I was lying in bed, scrolling through Instagram, when I stumbled into the profile updates of veteran Nollywood actress, Kate Henshaw. If you are familiar with Kate Henshaw’s brand, then you know her social media is focused on her love for fitness and healthy eating. So really, that she looks this hot at her new age should not come too surprising, after all, those in the fitness world will even say that she has worked hard for it. Still, nothing prepared me for how completely blown away by the video of her twerking, and in those heels! It didn’t even help that as I lay in bed watching aunty Kate, my own body was in severe pain because I took a two-mile walk after a fitness break of over one week. *cries in joint pain.
Anyway, Kate Henshaw looks great, as does Ciara, Gabrielle Union, Rita Dominic. That these black women are aging, like we say, gracefully, is not the debate. Thing is, it’s not also as simple as lifting weights or drinking a gallon of water. Sure, 50 squats will help your glutes, but if we go by the principle of exercise, then women athletes should age most graciously. Sadly, this is not quite the case. So, what then is it? Genes? Beauty privilege? Why the heck is Henshaw taut and toned at an age where many are losing body mass? This is what I was thinking about that made me decide to write this piece.
The thing is, we have learnt to view bodies in a certain way. Lean and strong has benefits, many of which impact how we experience life as we start to get older. So please o, I’m not saying to ignore how glorious Kate Henshaw looks at 50. But what if there are also other ways a body can look to be considered to age with grace? I have written before about how complex the question of beauty and aging is, and how the obsession on how a woman’s body is supposed to behave is constantly being constructed by society. The way to resist this is to acknowledge multiplicity, to admit that there are some women who, by virtue of their bone structure and genes will never have the same output as Kate. And sis, maybe like me, you are even one of them, what next?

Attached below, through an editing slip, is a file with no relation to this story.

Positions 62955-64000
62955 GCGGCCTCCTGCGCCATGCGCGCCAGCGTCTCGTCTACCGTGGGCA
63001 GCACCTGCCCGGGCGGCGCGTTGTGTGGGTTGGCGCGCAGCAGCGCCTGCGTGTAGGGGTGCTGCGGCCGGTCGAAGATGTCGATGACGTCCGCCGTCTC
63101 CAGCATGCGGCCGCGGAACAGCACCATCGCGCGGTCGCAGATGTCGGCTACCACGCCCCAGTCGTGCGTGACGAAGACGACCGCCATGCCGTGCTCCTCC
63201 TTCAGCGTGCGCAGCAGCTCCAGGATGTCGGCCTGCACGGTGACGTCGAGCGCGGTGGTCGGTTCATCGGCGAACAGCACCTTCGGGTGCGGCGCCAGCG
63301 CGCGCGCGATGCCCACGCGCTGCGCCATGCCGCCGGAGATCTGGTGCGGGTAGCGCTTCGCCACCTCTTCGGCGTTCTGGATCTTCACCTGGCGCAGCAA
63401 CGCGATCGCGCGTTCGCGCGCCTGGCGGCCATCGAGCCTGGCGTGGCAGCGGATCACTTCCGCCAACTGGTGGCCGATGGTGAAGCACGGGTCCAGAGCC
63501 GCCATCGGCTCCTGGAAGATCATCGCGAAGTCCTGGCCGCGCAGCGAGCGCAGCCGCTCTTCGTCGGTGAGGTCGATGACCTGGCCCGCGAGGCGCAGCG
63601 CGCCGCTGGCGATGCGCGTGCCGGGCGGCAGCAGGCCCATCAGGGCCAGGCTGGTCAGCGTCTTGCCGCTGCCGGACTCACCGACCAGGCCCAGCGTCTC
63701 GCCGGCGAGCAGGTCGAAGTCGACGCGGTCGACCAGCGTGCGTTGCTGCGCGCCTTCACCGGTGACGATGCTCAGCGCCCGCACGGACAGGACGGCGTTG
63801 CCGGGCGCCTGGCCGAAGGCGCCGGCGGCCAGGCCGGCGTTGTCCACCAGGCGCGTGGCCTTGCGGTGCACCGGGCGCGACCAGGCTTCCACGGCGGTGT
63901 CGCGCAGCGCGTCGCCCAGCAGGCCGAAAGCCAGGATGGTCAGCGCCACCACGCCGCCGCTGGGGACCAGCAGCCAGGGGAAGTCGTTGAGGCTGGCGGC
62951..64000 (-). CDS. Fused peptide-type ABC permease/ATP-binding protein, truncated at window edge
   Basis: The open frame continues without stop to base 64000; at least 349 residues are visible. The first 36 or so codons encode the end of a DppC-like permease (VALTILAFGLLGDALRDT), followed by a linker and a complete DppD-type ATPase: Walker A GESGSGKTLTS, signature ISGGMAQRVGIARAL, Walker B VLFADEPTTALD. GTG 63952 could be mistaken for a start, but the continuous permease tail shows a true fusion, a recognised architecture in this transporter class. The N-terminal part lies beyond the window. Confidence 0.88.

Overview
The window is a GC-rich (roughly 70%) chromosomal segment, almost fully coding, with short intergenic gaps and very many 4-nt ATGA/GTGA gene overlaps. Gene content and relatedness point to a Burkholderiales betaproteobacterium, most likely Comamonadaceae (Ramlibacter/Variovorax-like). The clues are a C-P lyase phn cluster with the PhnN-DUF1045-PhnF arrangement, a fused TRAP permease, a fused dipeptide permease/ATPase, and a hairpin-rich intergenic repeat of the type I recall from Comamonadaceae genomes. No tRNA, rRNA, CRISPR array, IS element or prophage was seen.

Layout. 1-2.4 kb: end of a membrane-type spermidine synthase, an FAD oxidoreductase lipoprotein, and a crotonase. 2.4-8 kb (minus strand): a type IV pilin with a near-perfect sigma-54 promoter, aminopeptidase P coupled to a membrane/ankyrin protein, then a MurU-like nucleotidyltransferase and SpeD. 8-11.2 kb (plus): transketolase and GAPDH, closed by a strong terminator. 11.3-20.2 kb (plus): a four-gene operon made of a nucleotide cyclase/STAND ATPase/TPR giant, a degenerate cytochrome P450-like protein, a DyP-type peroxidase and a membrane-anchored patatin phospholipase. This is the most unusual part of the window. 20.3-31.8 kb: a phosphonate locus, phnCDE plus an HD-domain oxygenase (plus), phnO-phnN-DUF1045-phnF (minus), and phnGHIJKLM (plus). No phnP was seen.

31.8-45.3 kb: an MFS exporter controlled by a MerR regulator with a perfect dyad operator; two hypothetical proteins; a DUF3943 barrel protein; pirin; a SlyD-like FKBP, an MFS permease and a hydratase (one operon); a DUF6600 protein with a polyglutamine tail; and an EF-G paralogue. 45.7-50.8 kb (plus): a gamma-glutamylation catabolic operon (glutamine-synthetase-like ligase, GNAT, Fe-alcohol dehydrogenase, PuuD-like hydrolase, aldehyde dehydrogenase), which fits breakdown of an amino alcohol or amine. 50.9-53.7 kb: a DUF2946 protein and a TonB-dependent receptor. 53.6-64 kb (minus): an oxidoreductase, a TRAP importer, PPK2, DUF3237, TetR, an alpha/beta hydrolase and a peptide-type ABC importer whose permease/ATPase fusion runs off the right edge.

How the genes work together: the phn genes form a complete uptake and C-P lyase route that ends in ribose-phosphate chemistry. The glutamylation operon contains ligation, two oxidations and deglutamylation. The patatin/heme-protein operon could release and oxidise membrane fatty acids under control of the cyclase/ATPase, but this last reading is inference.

There are many ways that you can still ensure that you optimize your aging, which doesn’t necessarily involve spending two hours in the gym every day. I guess what I’m trying to say is that exercise, in general, is great, and we should all keep fit in that sense. However, input doesn’t necessarily always translate to output, and that is fine o. What you can do in your own little way is:
- Love your body in the way your body wants to be loved. It might be three hours in a gym, it might be an extra two hours of sleep. It could be focused on certain foods that keep your mind sharp. It will require you to listen to your body.
- Define your priorities. This doesn’t mean that physical fitness is not top notch, but there are other aspects of life that need to age well too. Your relationships, retirement plans, mind functionality etc.
- Keep things in perspective. Grace is not about perfection but about carrying your flaws well, in a way that becomes inspiring to those who see it. So, celebrate your body and the life and opportunities it has given you. It might not be the conventional option for a magazine cover, but it has brought you so far. And with the right perspective, it will take you much further.